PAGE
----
Now that the project is online and working, do you find that the visualization taught you elements that you didn’t suspect would emerge? How does the final result differ from your own expectations?
The biggest impact was before the visualization, when we first laid our eyes on the numbers. For me it was the first time I read that kind of data on streets I knew, and while it wasn’t a surprise that we cohabit with huge amounts of cars, seeing the actual numbers was still a shock.
After the visualization was complete, I think the only surprise was at noticing that some segments of streets had high quantities of cars while the next one had a tenth of it. In some cases that can be explained by the fact that not all streets are accounted in the data set, so some traffic can flow into non-visible streets. But when there’s such a big difference between segments, it’s actually because the traffic goes into the underground tunnels. So you can see it on the visualization, the city council of Madrid actually did a good job in making part of the traffic disappear in the underground.
Can you give us some details about the sound element of the project? How does it work? How does it complete the data visualization?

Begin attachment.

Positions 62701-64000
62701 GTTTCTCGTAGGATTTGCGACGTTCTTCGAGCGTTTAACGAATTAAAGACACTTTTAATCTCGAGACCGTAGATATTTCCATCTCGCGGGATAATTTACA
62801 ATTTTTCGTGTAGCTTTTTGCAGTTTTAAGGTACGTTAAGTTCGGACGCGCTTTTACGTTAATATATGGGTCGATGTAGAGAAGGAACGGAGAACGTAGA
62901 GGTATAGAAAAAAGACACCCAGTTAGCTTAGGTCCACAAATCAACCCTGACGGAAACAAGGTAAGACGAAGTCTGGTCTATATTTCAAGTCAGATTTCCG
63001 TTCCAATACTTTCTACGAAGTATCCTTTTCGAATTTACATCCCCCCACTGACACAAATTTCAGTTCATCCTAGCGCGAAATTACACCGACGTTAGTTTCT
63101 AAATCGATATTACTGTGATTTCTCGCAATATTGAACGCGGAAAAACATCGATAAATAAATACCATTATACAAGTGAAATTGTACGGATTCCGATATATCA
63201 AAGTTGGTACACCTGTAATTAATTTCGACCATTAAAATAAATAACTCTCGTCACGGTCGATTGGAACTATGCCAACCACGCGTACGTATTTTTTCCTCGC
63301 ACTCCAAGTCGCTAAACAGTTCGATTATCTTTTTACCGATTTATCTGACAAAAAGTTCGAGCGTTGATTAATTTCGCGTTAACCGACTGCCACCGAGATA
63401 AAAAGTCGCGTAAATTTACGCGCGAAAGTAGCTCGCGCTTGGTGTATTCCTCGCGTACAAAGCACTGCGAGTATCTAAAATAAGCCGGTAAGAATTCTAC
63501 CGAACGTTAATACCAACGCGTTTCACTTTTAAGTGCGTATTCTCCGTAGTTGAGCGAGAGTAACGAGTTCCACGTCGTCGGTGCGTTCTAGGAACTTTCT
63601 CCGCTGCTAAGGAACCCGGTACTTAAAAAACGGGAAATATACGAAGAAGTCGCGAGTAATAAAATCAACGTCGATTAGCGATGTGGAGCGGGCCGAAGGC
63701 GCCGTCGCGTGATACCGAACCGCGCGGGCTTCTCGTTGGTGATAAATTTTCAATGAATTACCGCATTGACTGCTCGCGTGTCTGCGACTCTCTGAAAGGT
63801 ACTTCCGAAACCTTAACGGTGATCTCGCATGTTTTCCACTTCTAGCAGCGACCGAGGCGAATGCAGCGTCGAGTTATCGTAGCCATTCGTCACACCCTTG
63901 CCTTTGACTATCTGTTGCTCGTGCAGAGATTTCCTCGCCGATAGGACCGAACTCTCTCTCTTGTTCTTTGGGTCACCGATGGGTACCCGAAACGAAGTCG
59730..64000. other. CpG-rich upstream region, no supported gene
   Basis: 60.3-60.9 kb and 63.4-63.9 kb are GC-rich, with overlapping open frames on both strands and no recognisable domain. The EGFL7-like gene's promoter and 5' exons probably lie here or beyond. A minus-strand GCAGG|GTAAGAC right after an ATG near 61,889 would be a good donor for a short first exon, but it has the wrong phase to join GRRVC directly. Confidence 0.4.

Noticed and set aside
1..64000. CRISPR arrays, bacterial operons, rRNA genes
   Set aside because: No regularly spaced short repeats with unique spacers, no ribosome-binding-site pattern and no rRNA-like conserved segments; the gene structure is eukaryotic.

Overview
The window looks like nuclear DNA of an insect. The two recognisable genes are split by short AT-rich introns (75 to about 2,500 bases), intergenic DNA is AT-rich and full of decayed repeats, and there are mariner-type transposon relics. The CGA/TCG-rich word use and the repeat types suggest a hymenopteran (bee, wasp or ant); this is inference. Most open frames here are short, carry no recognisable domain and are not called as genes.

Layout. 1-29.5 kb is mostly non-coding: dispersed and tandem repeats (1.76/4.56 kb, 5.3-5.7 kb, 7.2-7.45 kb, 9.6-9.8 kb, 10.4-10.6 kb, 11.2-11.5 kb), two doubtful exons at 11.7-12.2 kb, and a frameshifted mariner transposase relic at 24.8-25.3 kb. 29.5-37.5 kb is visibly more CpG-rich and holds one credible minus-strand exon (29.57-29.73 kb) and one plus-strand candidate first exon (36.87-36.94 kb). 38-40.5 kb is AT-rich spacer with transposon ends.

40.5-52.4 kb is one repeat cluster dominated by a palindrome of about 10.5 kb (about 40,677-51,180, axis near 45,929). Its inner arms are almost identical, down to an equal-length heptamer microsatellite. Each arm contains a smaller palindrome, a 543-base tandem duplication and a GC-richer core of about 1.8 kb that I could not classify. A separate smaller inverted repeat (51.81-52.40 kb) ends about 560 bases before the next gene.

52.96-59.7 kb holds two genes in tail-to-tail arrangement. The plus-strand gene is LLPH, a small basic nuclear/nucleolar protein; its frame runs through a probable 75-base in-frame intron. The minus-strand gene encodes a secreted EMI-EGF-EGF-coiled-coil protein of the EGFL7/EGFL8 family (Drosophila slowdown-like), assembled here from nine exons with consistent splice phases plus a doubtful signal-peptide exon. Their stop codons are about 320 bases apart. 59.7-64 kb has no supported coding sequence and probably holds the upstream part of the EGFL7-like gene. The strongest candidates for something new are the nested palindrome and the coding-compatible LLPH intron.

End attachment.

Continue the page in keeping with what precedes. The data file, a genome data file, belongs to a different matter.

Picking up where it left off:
In the Traffic Mixer is a special case, it’s a bit more than a visualization. The sound here is partly about giving expressiveness to the numbers, but it’s also about getting the user involved with the visualization. By drawing circles on the map, streets are selected, and produce audio noise. There’s both a visual and a sound feedback, which adds more variables to shape the result and makes the experience more immersive. When we presented to the public, Cristobal, who directed this piece, got a bit carried away demoing. He stood there for a while constructing sounds and playing with different musical intensities. When he concluded, the public applauded. It was like he had made a sound performance. With a visualization.
Do you have plan to develop the project any further?
At this point I just want to polish it, I’m not planning to go further than that. This project could be seen as an exercise, a prototype for something bigger, with more areas, more cities, with the time dimension, connecting to different online APIs. But these kind of functionalities would be quite a big endeavor and I couldn’t work on that, at least in a near future. But I would be delighted if someone would start off this point and make something better out of it.
CoW is exhibited at Medialab Prado in Madrid, until February 24, along with the other projects developed during the Visualizar workshop.
All images courtesy of Steph Thirion.